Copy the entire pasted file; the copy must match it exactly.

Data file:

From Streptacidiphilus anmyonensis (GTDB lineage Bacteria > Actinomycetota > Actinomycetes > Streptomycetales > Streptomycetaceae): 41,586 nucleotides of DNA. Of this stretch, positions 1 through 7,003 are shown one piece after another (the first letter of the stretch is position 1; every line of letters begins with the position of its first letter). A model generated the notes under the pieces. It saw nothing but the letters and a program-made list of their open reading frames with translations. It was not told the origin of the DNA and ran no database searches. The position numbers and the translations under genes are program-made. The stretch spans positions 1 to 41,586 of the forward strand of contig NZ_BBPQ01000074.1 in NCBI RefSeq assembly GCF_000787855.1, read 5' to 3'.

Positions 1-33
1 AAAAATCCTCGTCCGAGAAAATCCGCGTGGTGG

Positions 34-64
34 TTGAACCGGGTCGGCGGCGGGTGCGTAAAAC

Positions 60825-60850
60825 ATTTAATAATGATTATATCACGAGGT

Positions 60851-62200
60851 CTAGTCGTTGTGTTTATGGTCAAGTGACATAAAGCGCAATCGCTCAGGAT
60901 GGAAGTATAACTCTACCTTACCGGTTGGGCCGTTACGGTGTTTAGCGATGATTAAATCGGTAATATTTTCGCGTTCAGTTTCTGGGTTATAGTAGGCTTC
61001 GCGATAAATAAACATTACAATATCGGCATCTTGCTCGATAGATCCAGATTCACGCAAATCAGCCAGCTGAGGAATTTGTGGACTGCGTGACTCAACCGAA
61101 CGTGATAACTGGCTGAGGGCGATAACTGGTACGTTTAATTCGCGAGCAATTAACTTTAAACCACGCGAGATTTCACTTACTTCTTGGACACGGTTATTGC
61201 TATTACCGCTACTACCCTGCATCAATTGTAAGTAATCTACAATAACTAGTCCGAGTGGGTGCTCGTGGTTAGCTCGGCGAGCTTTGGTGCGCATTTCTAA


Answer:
From Streptacidiphilus anmyonensis (GTDB lineage Bacteria > Actinomycetota > Actinomycetes > Streptomycetales > Streptomycetaceae): 41,586 nucleotides of DNA. Of this stretch, positions 1 through 7,003 are shown one piece after another (the first letter of the stretch is position 1; every line of letters begins with the position of its first letter). A model generated the notes under the pieces. It saw nothing but the letters and a program-made list of their open reading frames with translations. It was not told the origin of the DNA and ran no database searches. The position numbers and the translations under genes are program-made. The stretch spans positions 1 to 41,586 of the forward strand of contig NZ_BBPQ01000074.1 in NCBI RefSeq assembly GCF_000787855.1, read 5' to 3'.

Positions 1-33
1 AAAAATCCTCGTCCGAGAAAATCCGCGTGGTGG

Positions 34-64
34 TTGAACCGGGTCGGCGGCGGGTGCGTAAAAC

Positions 60825-60850
60825 ATTTAATAATGATTATATCACGAGGT

Positions 60851-62200
60851 CTAGTCGTTGTGTTTATGGTCAAGTGACATAAAGCGCAATCGCTCAGGAT
60901 GGAAGTATAACTCTACCTTACCGGTTGGGCCGTTACGGTGTTTAGCGATGATTAAATCGGTAATATTTTCGCGTTCAGTTTCTGGGTTATAGTAGGCTTC
61001 GCGATAAATAAACATTACAATATCGGCATCTTGCTCGATAGATCCAGATTCACGCAAATCAGCCAGCTGAGGAATTTGTGGACTGCGTGACTCAACCGAA
61101 CGTGATAACTGGCTGAGGGCGATAACTGGTACGTTTAATTCGCGAGCAATTAACTTTAAACCACGCGAGATTTCACTTACTTCTTGGACACGGTTATTGC
61201 TATTACCGCTACTACCCTGCATCAATTGTAAGTAATCTACAATAACTAGTCCGAGTGGGTGCTCGTGGTTAGCTCGGCGAGCTTTGGTGCGCATTTCTAA